Thursday 19 January 2017

Husband-to-be died 'fighting fire' in coffin factory

Elaine Keogh

Published 15/12/2015 | 02:30

Mr Sinica had been cleaning spider webs with a 3m pole with a cloth attached to it when he 'inadvertently hit a lead'
Mr Sinica had been cleaning spider webs with a 3m pole with a cloth attached to it when he 'inadvertently hit a lead'
Vaidas Bivainis (cousin, left) and Jurijus Sapkinas (co-worker) at the inquest into the death of Ramunas Sinica. Photo: Ciara Wilkinson

The inquest into the death of a 30-year-old employee who died after a fire at a coffin-making factory has heard he tried to put out the blaze while his colleagues made their escape.

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The inquest also heard claims that a fire exit in the building was blocked "with coffins".

Lithuanian Ramunas Sinica was identified using DNA from his daughter, Drogheda Coroner's Court heard yesterday.

Inspector Martin Convey, from the Health and Safety Authority, said that Mr Sinica, from William Street, Ardee, Co Louth, had died as a result of the fire at Finlay's Funeral Services in Ardee on March 3 last year.

Mr Sinica (below) had been cleaning spider webs with a 3m pole with a cloth attached to it when he "inadvertently hit a lead". That caused a light-fitting to spark, Mr Convey told the inquest.

The spark ignited dust in the workshop and "rather than flee as his colleagues did", Mr Convey said the deceased "had attempted to fight the fire with water".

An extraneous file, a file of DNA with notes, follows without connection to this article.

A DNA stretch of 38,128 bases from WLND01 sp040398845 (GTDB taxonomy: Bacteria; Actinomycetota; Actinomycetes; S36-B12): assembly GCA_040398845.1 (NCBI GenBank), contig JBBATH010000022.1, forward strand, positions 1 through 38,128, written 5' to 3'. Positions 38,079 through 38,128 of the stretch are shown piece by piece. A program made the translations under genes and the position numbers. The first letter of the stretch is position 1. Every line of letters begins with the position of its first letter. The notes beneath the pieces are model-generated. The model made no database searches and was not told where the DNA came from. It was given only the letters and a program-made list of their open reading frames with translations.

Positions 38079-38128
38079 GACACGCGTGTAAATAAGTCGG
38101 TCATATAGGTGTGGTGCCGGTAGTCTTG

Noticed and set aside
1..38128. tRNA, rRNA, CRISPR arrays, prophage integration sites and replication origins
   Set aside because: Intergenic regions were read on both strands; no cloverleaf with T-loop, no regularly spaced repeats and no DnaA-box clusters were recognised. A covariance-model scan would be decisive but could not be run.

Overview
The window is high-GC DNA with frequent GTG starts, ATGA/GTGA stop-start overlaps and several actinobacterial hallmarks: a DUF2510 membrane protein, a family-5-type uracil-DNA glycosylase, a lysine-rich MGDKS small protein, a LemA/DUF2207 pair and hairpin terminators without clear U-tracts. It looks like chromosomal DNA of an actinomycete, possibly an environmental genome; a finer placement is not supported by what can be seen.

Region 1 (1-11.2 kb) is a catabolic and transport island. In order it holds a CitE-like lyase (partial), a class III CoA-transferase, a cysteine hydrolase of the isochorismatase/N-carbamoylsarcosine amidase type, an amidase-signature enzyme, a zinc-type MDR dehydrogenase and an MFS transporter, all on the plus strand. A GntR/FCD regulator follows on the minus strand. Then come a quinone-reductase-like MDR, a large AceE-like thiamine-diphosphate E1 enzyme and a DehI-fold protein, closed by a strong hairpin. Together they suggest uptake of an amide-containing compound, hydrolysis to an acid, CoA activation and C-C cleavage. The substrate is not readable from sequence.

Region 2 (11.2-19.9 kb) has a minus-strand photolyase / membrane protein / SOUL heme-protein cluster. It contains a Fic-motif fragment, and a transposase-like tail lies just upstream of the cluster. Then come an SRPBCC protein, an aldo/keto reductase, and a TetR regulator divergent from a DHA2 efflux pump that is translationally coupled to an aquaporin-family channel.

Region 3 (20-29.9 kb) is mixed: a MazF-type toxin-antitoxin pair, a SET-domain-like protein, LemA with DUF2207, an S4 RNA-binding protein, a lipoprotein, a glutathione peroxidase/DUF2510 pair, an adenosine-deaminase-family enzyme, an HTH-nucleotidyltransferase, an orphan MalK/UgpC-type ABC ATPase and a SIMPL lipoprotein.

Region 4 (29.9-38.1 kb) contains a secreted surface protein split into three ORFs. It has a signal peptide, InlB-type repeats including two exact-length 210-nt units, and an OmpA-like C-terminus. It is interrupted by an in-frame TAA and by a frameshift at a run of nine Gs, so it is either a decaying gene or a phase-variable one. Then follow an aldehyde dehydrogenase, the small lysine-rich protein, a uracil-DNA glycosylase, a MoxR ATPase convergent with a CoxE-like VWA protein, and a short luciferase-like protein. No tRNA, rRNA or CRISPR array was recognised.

In reply to barrister Brenda Power, for Mr Sinica's family, he said that "water on that type of fire would be the wrong thing to do". He said it would be "very difficult" to foresee that a fire could be caused by the cleaning he was doing.

He said that the company was prosecuted for health and safety breaches related to technical issues "not directly related to the death". A court fined the company €21,000 for technical breaches of the safety, health and welfare at work act.

Mr Jurijus Sapkinas, a co-worker of the deceased, said that when the fire began he shouted at the deceased "drop everything and run", and he believed Mr Sinica was behind him as he left the scene.

In reply to Ms Power, he said the closest fire exit was "five to six metres" from Mr Sinica who was "running to the water tap".

He alleged the fire exit was blocked "with coffins".

Pathologist Dr John Ryan said a post-mortem had concluded death was due to cardio-respiratory failure because of smoke inhalation and due to thermal injuries.

The jury returned a verdict of accidental death.

Speaking afterwards, Mr Sinica's cousin Vaidas Bivainis said "he was a big-hearted person", who was due to marry three months after the fire.

Irish Independent

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